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Iditarod 2009: Whistleblower Puts Dog Death Toll at Eight

Written by PETA | March 31, 2009


jerriroberts / CC
sled dogs

When the racers in this year’s Iditarod Trail Sled Dog Race crossed the finish line last week, the press reported that six dogs had died on the bitter, involuntary trek from Iditarod to Nome. Now we have received a whistleblower report alleging that two more dogs may have died because of the 2009 race.

Here’s what we’re told: Lou Packer, a 55-year-old musher, struggled to finish the race, and even after two of his dogs died, he continued to push his team until he eventually scratched. It now appears that two more of his dogs may have perished after he was removed from the trail. The whistleblower claims that Packer may have denied his dogs food and left them out in the open throughout the night during a bitterly cold storm, while other mushers took their dogs to the tree line to protect them from the wind. If true, that would have been a death sentence.

Now that the death toll may have reached eight, we have renewed our request to Col. Audie Holloway, Director of the Alaska State Troopers, to launch a vigorous criminal investigation into all the deaths related to this year’s Iditarod. Alaskan cruelty-to-animals laws specifically prohibit people from knowingly inflicting “prolonged suffering on an animal.” The conditions under which the Iditarod is run are no secret. Anyone with half a brain and one ounce of compassion knows that no dog chooses to struggle to survive for days and nights in the freezing cold while being pushed to or beyond his or her physical limits. Or are Iditarod racers exempt from anti-cruelty laws—or the laws of human decency?

Written by Liz Graffeo

Commenting is closed.
  • Alexis and Paloma Martinez says:

    I hate people who kill dogs!!! That Lou Packer dude should be left outside in a storm and not be fed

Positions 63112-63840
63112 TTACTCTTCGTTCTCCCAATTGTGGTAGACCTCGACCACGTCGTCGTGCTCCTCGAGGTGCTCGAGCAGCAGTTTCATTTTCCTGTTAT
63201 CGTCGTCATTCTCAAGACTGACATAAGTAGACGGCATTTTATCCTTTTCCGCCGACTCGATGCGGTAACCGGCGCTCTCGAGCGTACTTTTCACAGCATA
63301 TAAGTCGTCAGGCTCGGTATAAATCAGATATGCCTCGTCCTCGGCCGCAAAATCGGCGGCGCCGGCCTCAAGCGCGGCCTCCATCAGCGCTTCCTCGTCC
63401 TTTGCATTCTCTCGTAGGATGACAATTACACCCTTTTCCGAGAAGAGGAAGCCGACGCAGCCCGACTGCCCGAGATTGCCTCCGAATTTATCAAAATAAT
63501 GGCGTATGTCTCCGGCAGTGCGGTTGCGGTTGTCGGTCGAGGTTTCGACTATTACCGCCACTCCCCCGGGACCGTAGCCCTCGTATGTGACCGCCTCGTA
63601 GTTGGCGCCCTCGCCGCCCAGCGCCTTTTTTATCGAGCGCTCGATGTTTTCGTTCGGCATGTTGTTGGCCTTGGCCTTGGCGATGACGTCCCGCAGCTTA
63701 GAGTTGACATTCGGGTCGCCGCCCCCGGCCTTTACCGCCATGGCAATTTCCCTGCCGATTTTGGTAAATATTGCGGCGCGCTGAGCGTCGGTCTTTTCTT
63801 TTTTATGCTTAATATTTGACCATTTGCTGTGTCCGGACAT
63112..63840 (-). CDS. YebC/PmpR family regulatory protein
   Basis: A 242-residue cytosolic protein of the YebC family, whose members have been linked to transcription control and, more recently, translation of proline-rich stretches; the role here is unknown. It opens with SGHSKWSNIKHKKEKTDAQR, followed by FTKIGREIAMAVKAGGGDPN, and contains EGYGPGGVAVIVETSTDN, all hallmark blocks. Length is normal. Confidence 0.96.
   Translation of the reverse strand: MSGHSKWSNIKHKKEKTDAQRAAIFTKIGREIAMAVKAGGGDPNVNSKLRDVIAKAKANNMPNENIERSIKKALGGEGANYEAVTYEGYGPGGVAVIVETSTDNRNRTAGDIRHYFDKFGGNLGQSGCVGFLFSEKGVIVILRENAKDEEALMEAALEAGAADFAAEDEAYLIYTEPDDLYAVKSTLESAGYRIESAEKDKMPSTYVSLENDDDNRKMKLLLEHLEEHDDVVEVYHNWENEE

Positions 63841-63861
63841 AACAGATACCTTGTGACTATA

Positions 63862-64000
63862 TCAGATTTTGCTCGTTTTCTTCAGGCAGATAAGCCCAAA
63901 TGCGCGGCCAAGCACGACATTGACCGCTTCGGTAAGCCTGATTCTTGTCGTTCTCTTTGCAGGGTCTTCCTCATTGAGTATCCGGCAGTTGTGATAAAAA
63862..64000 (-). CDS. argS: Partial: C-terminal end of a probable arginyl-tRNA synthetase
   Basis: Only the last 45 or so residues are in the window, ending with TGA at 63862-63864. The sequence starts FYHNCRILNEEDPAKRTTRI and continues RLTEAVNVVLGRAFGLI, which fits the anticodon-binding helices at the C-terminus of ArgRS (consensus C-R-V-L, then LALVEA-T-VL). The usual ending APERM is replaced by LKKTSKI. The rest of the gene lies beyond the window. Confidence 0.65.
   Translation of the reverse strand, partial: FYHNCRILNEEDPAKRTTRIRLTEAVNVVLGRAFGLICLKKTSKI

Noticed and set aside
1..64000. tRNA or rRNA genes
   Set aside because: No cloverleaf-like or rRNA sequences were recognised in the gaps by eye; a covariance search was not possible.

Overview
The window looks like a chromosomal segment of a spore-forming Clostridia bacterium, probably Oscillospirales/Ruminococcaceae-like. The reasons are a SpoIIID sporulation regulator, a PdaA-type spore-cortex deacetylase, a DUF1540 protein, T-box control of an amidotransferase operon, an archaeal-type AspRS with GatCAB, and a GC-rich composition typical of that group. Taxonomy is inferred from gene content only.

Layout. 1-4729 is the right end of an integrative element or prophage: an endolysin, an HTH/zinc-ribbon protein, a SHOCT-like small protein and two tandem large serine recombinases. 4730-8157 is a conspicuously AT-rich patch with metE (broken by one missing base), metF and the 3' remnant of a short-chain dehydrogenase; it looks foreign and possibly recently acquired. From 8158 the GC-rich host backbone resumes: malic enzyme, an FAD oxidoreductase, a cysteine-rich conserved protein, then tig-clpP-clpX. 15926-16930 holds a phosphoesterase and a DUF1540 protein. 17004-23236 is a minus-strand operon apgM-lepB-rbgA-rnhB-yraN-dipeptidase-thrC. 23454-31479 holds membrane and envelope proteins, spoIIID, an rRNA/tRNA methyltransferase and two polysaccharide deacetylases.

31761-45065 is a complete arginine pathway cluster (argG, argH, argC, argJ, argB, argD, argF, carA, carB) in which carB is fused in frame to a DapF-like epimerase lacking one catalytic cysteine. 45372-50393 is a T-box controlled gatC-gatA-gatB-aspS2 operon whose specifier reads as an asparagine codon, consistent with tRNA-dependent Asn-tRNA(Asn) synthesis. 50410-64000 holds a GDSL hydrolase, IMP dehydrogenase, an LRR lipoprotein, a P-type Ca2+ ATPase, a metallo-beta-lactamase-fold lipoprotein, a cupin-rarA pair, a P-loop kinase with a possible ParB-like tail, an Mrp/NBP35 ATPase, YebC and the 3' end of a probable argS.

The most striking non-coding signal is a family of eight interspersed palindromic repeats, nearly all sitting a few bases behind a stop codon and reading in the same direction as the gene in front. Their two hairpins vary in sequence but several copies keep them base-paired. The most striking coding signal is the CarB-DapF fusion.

• Dena says:

    I have to agree with Stephen I personlly own alasken husky and I run them for receration and to race. These dogs will go crazy if you don’t run them every day. In fact when I became preg. and could not run them my dogs had become very depressed they did not like just being walked or just running around the yard loose. Pulling a sled is there life they see a harness and they go crazy my dogs will line them selves up while I harness them. Maybe if you personally go and meet some of these teams you will see that the dogs are there life they are part of the family. And yes there are some bad mushers but you should not let that affect everyone.

  • Stephen says:

    I’ve been to many Iditarod kennels in Alaska and from what I saw I can tell you with 100 certainty that the Iditarod IS NOT AN INHUMANE RACE! The dogs love to run it’s in their blood. When the sled is dragged out into the common area they go absolutely nuts to get hitched up. An as for the cold weather they are perfectly adapted and comfortable in it. Anything above 40 degrees will send them into their shelters to escape the “heat”. The dog mushers absolutely love their dogs and make sure that their happiness is a top priority. Yes some dogs do unfortunatly die and it’s a tragedy when it happens both to the musher and to the sport. But I can guaruntee that if you could ask a sled dog how it prefered to pass away it would say they would rather be on the trail than anywhere else. Due to the intense weather and sheer number of dogs that participate I would say that while the 8 deaths may we very heartbreaking the mushers have done a great job keeping their dogs safe and happy. Just watch the Iditarod and you will understand that this is a great race for both humans and animals!